Prediction of scaffold proteins based on protein interaction and domain architectures
© Oh and Yi. 2016
Published: 28 July 2016
Scaffold proteins are known for being crucial regulators of various cellular functions by assembling multiple proteins involved in signaling and metabolic pathways. Identification of scaffold proteins and the study of their molecular mechanisms can open a new aspect of cellular systemic regulation and the results can be applied in the field of medicine and engineering. Despite being highlighted as the regulatory roles of dozens of scaffold proteins, there was only one known computational approach carried out so far to find scaffold proteins from interactomes. However, there were limitations in finding diverse types of scaffold proteins because their criteria were restricted to the classical scaffold proteins. In this paper, we will suggest a systematic approach to predict massive scaffold proteins from interactomes and to characterize the roles of scaffold proteins comprehensively.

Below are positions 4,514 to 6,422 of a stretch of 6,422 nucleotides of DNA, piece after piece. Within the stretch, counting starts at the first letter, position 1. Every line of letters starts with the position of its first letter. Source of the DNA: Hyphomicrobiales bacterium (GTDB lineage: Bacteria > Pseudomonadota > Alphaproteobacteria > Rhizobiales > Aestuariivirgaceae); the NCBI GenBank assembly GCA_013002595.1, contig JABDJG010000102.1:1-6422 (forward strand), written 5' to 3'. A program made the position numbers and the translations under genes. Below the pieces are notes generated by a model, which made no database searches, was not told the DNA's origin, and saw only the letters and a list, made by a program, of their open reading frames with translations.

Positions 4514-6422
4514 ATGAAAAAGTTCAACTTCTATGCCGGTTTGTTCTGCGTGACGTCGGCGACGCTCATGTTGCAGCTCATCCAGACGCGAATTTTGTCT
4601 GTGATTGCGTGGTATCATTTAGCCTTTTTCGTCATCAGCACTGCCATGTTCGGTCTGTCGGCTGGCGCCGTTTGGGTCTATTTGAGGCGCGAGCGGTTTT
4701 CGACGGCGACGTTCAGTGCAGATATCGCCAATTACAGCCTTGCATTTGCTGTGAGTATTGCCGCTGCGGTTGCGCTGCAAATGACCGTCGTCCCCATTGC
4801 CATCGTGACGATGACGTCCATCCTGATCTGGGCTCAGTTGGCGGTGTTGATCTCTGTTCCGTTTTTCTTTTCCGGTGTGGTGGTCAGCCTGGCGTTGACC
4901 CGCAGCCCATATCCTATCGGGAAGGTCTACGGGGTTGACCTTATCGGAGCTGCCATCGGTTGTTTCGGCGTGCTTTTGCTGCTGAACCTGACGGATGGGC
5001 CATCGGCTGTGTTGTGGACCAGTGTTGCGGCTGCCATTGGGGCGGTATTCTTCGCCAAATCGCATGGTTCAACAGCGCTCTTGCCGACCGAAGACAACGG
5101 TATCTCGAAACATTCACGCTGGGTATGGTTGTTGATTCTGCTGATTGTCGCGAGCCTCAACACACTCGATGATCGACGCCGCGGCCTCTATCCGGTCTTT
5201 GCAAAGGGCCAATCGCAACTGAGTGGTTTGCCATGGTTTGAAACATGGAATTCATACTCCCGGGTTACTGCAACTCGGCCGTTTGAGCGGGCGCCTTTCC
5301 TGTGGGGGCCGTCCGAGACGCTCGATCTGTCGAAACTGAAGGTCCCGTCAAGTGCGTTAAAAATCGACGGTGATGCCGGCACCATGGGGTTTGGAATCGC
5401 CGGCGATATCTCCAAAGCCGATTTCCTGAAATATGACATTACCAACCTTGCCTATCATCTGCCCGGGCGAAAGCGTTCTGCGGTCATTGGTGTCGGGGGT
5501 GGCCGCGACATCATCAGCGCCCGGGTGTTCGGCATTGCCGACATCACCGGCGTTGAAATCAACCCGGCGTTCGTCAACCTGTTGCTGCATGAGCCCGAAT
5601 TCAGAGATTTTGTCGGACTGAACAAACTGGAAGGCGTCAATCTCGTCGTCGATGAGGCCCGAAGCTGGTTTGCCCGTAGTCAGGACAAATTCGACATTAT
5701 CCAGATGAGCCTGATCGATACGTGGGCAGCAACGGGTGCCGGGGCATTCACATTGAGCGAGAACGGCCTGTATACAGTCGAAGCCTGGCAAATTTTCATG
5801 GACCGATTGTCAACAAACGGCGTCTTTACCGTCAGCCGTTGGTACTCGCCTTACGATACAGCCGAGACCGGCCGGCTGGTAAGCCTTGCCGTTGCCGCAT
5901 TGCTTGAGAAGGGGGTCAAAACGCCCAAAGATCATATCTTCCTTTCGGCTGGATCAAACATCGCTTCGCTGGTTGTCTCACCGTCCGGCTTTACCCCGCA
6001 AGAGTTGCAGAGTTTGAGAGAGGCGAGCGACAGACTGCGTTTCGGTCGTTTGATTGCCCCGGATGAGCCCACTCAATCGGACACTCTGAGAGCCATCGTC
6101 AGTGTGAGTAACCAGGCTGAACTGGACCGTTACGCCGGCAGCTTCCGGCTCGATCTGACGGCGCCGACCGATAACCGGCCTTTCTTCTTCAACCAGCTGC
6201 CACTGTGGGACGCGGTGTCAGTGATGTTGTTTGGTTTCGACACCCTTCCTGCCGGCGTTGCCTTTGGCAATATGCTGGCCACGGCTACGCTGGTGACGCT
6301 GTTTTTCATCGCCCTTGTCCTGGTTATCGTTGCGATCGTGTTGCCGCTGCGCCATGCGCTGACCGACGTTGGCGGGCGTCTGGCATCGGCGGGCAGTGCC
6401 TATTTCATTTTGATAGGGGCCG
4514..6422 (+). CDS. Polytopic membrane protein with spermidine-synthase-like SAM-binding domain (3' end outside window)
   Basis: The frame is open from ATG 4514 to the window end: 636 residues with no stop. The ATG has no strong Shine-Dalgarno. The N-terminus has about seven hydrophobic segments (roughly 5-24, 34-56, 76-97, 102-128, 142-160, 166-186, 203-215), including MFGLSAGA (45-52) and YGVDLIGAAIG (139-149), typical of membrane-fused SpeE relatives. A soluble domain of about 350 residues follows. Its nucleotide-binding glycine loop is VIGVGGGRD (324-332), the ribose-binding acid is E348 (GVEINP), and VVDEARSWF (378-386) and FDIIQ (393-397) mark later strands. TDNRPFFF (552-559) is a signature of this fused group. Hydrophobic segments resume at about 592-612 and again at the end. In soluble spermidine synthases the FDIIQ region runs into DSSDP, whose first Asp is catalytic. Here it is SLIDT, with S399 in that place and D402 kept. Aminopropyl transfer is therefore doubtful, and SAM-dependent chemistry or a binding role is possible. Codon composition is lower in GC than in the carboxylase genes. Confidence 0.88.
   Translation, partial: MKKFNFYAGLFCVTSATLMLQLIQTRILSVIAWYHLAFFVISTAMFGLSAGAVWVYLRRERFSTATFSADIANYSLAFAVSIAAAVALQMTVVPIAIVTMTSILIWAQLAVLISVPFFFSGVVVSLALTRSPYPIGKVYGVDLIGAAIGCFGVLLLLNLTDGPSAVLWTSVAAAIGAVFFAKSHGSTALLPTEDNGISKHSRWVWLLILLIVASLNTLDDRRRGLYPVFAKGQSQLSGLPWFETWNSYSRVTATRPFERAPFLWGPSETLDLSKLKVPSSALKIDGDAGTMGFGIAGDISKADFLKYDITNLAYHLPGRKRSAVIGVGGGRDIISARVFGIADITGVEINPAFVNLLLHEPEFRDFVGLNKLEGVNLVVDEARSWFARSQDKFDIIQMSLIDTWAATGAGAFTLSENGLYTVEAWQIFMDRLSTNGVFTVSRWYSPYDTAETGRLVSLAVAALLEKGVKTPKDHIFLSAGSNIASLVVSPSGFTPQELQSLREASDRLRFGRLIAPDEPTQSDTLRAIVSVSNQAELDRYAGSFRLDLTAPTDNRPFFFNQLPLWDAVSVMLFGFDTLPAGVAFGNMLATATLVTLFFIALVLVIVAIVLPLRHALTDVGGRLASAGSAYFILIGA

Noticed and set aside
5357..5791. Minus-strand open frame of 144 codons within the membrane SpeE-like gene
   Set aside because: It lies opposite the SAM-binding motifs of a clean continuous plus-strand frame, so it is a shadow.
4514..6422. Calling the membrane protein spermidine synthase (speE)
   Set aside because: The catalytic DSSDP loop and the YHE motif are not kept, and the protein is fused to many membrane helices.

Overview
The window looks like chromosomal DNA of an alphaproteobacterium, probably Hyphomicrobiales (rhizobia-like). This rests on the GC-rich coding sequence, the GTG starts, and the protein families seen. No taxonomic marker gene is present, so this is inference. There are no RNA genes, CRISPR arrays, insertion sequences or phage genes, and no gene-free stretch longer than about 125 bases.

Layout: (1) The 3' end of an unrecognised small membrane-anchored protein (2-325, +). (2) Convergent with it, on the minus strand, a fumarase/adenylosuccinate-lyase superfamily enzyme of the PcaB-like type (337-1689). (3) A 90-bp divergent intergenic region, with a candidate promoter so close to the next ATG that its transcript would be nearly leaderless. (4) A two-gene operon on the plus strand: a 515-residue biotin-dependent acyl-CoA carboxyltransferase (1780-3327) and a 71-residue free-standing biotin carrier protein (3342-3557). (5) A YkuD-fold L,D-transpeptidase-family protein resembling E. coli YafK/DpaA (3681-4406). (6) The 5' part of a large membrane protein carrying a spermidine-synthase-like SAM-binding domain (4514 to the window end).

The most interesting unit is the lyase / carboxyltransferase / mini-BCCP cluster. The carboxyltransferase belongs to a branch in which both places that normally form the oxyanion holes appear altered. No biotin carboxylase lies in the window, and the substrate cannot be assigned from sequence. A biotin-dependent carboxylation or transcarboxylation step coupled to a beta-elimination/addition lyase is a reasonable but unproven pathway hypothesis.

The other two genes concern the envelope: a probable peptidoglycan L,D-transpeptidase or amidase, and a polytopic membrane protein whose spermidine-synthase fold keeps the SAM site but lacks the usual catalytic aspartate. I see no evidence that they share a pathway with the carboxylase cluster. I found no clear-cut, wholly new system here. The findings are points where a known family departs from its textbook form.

From a total of 10,419 basic scaffold protein candidates in protein interactomes, we classified them into three classes according to the structural evidences for scaffolding, such as domain architectures, domain interactions and protein complexes. Finally, we could define 2716 highly reliable scaffold protein candidates and their characterized functional features. To assess the accuracy of our prediction, the gold standard positive and negative data sets were constructed. We prepared 158 gold standard positive data and 844 gold standard negative data based on the functional information from Gene Ontology consortium. The precision, sensitivity and specificity of our testing was 80.3, 51.0, and 98.5 % respectively. Through the function enrichment analysis of highly reliable scaffold proteins, we could confirm the significantly enriched functions that are related to scaffold protein binding. We also identified functional association between scaffold proteins and their recruited proteins. Furthermore, we checked that the disease association of scaffold proteins is higher than kinases.